By Todd Hill
When Ethan was in preschool, he was told to draw a picture of his family. He did a surprisingly good job. It also was a profound representation of his observation, as a 3-year-old, of what life in our home was like. He showed Young-Mee busily working in the kitchen, and me . . . napping on the sofa. Ouch!
I have always been a fan of making myself comfortable. Whether it is planning our next vacation, enjoying a second helping of my favorite comfort food, or lashing out at my kids simply because their antics are requiring more of my energy than I prefer to give . . . I like to be comfortable.
I recently googled the word comfort, and this was how it was defined: Physical ease and freedom from pain. That sounds about right.
Over the years I have processed how often comfort drives the decisions I make for my family. How often am I tempted to make decisions simply based on the extent to which the outcome will make my family or me uncomfortable?
Young-Mee and I face a daily barrage of questions from our children: “May we do this on social media? Can we hang out with these friends? Do we have to attend that function? Why is Dad always napping on the couch?”
Each of these questions has a certain comfort value in our economy as parents and in our children’s economy. I am daily tempted to make my decisions simply based on what makes us comfortable.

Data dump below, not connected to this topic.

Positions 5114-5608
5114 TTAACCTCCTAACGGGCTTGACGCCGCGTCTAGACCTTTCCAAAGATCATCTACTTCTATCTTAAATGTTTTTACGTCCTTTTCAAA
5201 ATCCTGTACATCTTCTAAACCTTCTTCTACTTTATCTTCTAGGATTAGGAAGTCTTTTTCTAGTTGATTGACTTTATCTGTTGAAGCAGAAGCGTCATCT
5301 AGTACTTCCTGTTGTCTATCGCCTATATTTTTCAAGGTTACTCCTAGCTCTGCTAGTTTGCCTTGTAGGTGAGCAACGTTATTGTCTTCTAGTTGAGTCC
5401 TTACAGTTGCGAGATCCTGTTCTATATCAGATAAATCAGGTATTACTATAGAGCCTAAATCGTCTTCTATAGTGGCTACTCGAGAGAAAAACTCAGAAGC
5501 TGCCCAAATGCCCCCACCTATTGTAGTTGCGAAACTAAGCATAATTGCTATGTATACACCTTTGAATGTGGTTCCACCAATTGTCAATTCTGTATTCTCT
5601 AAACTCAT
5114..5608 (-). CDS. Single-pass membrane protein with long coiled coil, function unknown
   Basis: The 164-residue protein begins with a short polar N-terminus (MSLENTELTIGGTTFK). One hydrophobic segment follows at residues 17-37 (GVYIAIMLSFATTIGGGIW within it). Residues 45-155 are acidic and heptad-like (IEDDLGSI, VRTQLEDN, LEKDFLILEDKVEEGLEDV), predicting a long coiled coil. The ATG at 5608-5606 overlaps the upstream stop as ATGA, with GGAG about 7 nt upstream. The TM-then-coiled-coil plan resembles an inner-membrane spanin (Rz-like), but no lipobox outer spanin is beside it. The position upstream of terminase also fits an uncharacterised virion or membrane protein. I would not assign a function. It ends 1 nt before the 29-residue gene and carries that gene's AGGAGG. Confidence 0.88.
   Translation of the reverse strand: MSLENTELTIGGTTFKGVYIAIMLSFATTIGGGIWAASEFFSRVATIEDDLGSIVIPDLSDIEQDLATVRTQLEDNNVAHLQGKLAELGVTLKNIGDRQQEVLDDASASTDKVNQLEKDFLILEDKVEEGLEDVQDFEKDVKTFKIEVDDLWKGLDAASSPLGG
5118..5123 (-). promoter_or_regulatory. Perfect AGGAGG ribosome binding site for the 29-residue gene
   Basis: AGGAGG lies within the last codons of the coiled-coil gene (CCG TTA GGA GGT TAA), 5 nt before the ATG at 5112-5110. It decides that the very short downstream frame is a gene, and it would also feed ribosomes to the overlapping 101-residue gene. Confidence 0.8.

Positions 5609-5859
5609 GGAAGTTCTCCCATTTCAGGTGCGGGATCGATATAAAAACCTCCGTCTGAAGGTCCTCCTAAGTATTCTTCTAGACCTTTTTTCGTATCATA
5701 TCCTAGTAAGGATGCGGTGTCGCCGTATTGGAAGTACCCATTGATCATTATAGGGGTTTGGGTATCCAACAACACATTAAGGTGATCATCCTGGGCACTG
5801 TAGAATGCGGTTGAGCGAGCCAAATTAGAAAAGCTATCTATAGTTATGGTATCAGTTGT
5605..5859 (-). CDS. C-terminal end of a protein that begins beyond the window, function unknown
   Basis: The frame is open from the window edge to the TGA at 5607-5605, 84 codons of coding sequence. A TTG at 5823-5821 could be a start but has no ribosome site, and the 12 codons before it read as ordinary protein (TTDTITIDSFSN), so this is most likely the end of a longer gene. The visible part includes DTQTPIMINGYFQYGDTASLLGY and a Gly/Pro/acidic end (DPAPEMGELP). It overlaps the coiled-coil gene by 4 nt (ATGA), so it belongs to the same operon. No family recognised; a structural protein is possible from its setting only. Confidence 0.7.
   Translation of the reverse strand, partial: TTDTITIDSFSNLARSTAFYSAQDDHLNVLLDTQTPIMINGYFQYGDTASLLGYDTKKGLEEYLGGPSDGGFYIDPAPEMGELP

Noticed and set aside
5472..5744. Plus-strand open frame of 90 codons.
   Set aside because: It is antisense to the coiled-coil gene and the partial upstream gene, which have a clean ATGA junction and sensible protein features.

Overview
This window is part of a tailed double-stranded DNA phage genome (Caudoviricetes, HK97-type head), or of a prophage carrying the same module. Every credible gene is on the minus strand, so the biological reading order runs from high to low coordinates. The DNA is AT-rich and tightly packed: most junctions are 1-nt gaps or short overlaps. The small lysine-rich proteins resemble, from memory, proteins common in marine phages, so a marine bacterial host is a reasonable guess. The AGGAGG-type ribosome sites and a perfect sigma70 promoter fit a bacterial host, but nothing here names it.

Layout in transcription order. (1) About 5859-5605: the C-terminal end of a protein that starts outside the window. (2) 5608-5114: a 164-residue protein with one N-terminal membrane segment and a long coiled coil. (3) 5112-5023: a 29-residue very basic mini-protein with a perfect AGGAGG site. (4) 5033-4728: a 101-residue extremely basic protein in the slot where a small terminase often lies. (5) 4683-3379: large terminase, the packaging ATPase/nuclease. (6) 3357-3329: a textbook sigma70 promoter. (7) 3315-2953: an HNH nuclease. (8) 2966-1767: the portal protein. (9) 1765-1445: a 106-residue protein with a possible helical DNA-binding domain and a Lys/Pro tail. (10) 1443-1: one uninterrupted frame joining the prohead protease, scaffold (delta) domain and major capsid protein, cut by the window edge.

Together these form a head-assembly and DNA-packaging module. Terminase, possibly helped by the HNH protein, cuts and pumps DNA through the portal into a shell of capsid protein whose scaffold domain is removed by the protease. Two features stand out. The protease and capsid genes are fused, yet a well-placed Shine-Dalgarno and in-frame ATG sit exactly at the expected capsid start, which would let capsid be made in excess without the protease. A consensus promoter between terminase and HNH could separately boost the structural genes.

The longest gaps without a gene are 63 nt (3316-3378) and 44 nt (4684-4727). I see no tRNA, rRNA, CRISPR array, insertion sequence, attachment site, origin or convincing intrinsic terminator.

James chapter 1 tells us to count it all joy when we meet up with things that make us feel really uncomfortable (my translation) because the end result is that we become perfect and complete, lacking in nothing. In other words, without experiencing trials and uncomfortable things, our hearts tend to miss out on growth that leads to our flourishing!
Is it possible that because we have so bought into our western culture’s fundamental value of “comfort at all cost” that we have begun to make family decisions that actually keep me and my children from flourishing?
In the youth ministry we have discussed Smith Wigglesworth’s powerful quote: “Great faith is the product of great fights. Great testimonies are the outcome of great tests. Great triumphs can only come out of great trials.”
I think that most often, fights, tests, and trials are all very uncomfortable. Let’s not sacrifice our family’s experience of great faith, great testimonies, and great triumphs on the altar of our comfort! The beautiful story that God is writing in our family’s life will result in deep joy and ultimate flourishing only when we allow ourselves to walk a road that includes really hard and uncomfortable things.